Like Indy, our Bradley Cooper character begins with a bit of a mercenary side to him, chasing fortune and glory — maybe even talking aloud to his unseen late mentor, “I hope you’re watching from up there, Indy, ‘cause I’m gonna do what you never could!” — but gradually learns to be a more well-rounded person, caring for others, and learning there’s more to life than just treasure and punching people.
You can still tell a pulp-style Indiana Jones story in today’s world; our globe still has enough far-off dangerous and exotic corners — the mountains of central Asia, the pirate-laden waters of Southeast Asia and the horn of Africa, the jungles of the Amazon, just about anywhere in the Middle East … Just remember to include femme fatales and feisty companions, comical sidekicks, villains that you love to hate, constant fistfights, gunfights, chases, and at least once, a menace of a lot of dangerous animals in a confined space — perhaps the saltwater crocodiles of Ramree Island, Burma. …
Most importantly — and perhaps the element that makes Bradley Cooper the right guy to carry the torch — any new films need to remember to include the two key moments of every Indiana Jones sequence:
[A DANGEROUS SITUATION DEVELOPS]
Our hero suddenly realizes he’s bitten off more than he can chew, eyes bulge, and we share with him a split-second of panic or “oh, crap”
This is what I look like when I’m on cable news and realize the show changed topics without telling me.
[THROUGH HIS QUICK WITS AND PHYSICAL SKILL, OUR HERO ESCAPES]
Our hero smiles.
This is what I look like when I’ve steered the topic back to the one-liner I wanted to use.
You’re welcome, Disney.
I’m not a reflexive hater of remakes, though most of them shouldn’t have been remade, particularly the movies made from ’60s and ’70s and ’80s TV series. I’m a huge fan of the original “Star Trek” and “Hawaii Five-O,” but I can tolerate their remakes.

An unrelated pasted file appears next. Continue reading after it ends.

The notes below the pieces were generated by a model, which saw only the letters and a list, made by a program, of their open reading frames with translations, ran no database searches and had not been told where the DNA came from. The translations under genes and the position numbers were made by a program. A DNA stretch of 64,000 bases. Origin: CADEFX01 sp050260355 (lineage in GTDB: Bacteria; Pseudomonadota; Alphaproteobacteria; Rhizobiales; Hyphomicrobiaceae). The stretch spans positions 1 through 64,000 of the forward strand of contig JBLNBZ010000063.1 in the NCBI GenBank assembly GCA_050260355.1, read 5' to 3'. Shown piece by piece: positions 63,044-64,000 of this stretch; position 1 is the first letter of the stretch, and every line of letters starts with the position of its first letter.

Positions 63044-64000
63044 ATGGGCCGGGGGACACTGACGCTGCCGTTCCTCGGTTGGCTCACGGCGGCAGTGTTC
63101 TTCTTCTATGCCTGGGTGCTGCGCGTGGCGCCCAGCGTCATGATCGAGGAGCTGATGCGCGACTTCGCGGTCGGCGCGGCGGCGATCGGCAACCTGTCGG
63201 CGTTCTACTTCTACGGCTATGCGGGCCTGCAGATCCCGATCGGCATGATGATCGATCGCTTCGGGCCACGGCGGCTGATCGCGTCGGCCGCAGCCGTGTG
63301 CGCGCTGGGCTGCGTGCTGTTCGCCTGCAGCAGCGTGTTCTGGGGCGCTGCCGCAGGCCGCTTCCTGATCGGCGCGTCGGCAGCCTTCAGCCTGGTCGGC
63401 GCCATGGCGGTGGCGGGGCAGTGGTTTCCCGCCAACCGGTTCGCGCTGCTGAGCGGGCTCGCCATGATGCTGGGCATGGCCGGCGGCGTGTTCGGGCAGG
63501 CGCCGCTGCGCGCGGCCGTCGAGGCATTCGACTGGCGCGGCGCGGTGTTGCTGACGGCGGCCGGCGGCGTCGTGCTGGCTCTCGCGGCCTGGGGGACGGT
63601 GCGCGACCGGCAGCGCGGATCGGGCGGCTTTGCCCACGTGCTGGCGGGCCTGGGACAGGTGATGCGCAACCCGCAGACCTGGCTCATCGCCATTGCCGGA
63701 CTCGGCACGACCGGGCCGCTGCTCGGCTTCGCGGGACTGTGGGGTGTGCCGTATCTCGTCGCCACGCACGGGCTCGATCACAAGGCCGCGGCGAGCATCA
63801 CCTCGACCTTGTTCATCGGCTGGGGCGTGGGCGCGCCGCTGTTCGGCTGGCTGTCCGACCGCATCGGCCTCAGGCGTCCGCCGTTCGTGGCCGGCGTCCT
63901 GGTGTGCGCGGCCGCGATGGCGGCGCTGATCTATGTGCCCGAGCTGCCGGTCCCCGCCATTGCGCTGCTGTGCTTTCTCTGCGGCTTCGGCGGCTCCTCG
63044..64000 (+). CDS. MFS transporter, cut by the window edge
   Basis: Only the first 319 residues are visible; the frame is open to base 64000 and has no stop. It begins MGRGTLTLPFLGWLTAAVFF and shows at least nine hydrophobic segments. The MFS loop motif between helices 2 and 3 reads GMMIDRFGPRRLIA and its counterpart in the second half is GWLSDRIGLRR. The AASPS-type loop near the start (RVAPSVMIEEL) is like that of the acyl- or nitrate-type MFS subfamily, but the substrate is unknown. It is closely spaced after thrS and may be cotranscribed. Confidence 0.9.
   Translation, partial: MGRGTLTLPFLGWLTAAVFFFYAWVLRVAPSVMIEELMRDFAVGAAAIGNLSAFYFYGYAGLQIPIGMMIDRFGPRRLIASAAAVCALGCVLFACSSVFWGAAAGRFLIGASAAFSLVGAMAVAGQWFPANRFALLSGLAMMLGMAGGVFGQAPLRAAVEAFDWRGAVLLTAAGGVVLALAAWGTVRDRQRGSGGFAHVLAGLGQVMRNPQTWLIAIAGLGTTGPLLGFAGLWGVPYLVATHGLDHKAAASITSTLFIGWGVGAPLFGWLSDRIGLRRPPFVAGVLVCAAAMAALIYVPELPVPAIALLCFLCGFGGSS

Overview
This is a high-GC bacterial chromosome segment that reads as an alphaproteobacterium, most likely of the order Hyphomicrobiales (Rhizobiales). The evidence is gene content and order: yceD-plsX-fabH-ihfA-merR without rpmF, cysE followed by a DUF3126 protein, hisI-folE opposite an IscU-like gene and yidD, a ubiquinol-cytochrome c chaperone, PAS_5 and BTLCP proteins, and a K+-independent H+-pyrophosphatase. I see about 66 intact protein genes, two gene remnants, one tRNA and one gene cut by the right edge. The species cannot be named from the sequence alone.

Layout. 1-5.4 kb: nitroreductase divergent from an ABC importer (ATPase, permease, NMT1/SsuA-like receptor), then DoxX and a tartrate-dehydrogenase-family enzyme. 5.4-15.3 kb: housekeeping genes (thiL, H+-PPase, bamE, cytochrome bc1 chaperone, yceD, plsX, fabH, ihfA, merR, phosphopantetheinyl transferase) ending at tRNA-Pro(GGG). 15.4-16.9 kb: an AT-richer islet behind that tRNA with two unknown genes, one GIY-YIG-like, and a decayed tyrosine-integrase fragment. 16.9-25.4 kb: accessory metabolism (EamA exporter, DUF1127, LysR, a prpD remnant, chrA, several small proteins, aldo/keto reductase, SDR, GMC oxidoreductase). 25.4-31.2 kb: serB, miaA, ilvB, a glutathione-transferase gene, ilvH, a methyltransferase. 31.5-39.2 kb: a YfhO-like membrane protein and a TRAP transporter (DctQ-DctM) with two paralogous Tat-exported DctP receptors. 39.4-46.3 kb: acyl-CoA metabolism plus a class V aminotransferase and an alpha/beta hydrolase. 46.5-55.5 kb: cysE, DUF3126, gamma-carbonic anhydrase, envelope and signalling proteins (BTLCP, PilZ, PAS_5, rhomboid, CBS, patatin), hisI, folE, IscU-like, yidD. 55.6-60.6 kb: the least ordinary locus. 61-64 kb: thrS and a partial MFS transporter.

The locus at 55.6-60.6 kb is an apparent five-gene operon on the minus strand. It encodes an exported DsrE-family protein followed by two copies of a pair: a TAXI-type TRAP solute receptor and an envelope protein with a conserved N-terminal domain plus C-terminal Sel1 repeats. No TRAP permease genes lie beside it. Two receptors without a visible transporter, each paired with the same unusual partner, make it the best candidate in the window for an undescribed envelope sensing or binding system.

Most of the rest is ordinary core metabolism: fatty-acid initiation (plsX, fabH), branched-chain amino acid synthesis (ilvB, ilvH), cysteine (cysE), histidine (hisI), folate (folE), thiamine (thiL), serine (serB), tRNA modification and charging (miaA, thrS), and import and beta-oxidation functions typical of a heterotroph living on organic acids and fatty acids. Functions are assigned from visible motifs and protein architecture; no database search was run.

The “Raiders” franchise isn’t a remake itself exactly. It is a throwback to the adventure serials and melodramas of the 1930s and 1940s, a movie form that had been forgotten until George Lucas and Steven Spielberg teamed up on “Raiders.” You can tell how successful an idea is by the number of imitators it spawns, such as Tom Selleck (the original choice for Jones, though Selleck was “Magnum, P.I.”) in “High Road to China,” Richard Chamberlain in “King Solomon’s Mines” (which was both a remake and a, shall we say, inspired ripoff), and “The Mummy” movies with Brendan Fraser.
The problem with most remakes, however, is that it’s impossible to recapture what made the franchise iconic in the first place — how the actors played their roles. Some series set in a particular time are unable to transition to contemporary times — “The Avengers” (Patrick Macnee, not the other one) and “Starsky and Hutch” come to mind, along with possibly James Bond, though interestingly that has survived six different James Bonds. (Imagine the challenge of trying to remake a ’50s or ’60s TV detective series, such as “Peter Gunn” or “Mannix.” Or, for that matter, a “Magnum” movie, which has been proposed.) Setting is not an issue with the “Raiders” franchise, since it’s set in the past.
The surmounting issue is who can play Indiana Jones, assuming Ford is too old to play Indiana Jones. (Even though, as you know, it’s not the years, it’s the mileage.) It takes a particular kind of actor to be credible to the moviegoer while veering from one deadly scenario to the next in the space of a few minutes. In different settings, John Wayne was utterly believable in every Western he ever acted in, and Charlton Heston brought believability to the science fiction movies he was cast in, from “Planet of the Apes” to “The Omega Man” to “Soylent Green.” That’s what casting Shia LeBoeuf in the fourth Indiana Jones movie was supposed to do, but apparently he failed, since he’s not being mentioned in Indiana Jones V.
Fans of a particular franchise inevitably judge the remake on the original, even prequels, and the remake usually loses in the comparison. Really: What other actor could do this?